Over the course of the week, my relationship with the two girls I brought home became strained, and I regretted not packing in the other 5 or 6 who had asked to come. I regretted leaving Cheryl, Laurette, and Kiki because of my fear of the unknown, because I'd never encountered women like them before.
And when I say I'd never encountered women like them before, I don't only mean black women, though coming from NH any race other than white was foreign to me.
I mean strong, loud, funny, brilliant women who would have gotten up out of their seats and ran for the exits if they felt a threat, dragging their coworkers along with them.
|Us a few weeks ago. Front Xander, Laurette and Leiliani|
Back Left to right: Kiki, Me, Colette, Maggie & Daisy
Like so many disasters, the tragedy resonated for years and forever changed the way we as Americans lived, but at such a pivotal turning point in my life, the actions of heros superseded the evil in my mind.
I found my role models that day in the first responders, in the men and women who jumped to their feet to save other New Yorkers, Other Americans. Under attack and covered in ash, there were no CEOs and janitors, there was no black and white, there was only Americans.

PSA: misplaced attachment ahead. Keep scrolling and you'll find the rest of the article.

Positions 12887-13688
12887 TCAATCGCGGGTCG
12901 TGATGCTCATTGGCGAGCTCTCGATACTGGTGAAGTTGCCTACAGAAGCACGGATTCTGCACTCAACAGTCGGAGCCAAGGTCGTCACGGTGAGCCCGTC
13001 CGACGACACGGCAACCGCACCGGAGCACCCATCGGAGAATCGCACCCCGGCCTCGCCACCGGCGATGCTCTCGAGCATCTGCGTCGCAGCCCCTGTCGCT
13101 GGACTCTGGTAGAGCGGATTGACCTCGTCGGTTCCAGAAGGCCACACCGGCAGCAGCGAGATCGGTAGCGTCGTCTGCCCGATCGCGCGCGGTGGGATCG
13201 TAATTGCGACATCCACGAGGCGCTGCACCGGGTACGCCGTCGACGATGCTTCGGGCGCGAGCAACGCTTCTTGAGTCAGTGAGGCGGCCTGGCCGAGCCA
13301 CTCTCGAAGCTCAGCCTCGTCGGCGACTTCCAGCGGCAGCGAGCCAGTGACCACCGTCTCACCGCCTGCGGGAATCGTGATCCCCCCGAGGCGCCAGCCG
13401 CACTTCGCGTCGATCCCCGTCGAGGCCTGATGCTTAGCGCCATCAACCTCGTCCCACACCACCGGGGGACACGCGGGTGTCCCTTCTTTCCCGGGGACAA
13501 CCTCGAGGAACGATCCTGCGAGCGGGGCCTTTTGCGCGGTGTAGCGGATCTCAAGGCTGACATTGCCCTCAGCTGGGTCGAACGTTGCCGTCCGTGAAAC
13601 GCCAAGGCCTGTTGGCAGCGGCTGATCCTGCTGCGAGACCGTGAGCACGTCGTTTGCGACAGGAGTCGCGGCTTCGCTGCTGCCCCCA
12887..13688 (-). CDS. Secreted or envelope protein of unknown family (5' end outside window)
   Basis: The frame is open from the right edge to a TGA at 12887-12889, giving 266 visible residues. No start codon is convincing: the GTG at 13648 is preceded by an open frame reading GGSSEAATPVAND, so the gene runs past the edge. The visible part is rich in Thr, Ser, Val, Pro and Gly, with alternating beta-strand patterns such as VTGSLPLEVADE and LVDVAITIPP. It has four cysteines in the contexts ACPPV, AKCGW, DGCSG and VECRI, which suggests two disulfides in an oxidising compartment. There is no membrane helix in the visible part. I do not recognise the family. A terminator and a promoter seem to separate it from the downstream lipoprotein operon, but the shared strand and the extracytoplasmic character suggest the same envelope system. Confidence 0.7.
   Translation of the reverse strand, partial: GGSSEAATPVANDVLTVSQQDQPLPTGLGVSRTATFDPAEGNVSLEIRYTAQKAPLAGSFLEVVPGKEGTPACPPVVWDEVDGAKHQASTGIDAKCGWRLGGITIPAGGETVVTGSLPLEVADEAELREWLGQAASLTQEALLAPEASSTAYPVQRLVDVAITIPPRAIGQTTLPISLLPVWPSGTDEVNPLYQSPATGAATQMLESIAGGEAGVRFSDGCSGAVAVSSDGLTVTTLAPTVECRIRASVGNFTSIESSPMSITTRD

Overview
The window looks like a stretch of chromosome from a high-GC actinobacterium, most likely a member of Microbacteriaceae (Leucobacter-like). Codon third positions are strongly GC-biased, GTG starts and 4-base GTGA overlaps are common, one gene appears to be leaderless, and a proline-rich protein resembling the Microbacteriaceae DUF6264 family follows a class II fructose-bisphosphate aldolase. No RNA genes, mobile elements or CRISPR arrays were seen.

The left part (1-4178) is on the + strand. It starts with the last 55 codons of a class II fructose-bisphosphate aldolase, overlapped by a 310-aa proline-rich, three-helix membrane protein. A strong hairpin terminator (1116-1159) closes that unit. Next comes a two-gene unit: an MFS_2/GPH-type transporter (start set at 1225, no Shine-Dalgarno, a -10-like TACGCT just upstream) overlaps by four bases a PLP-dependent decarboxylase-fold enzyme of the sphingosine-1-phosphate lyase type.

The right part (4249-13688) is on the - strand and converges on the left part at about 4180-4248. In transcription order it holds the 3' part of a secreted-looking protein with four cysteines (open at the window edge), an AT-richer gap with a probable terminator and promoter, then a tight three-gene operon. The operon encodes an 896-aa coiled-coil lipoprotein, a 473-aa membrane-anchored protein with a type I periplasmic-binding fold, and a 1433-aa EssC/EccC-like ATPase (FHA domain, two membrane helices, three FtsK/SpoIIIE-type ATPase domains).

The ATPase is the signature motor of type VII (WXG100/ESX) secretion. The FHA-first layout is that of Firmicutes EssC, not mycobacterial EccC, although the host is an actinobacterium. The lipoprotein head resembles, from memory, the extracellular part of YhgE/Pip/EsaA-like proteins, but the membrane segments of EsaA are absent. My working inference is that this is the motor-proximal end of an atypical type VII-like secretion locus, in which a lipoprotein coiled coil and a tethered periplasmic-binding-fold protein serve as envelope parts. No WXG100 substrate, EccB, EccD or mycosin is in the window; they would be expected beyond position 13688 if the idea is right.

When I got back to school, I changed my course of study to nursing, and I took a review of my life and friendships. I'd been pushed so far out of my comfort zone through the culture shock of changing schools and Sept. 11th that it was easy for me to pick friends based on the traits of honesty, strength, and integrity alongside the knowledge of how to have a really good time.
To this day my heart breaks hearing about Sept. 11th. I beat feet out of NYC this past Friday as memorials started on a day eerily similar to that Tuesday, warm with clear blue skies, but to this day I still have the lessons I learned and the strong beautiful women who supported me then. Thanks Laurette, Kiki, Cheryl, and Daisy. I love you ladies. And I always have the utmost respect for those who got out of their seats. ran into the fray, saving lives while sacrificing theirs, inspiring me to do the same.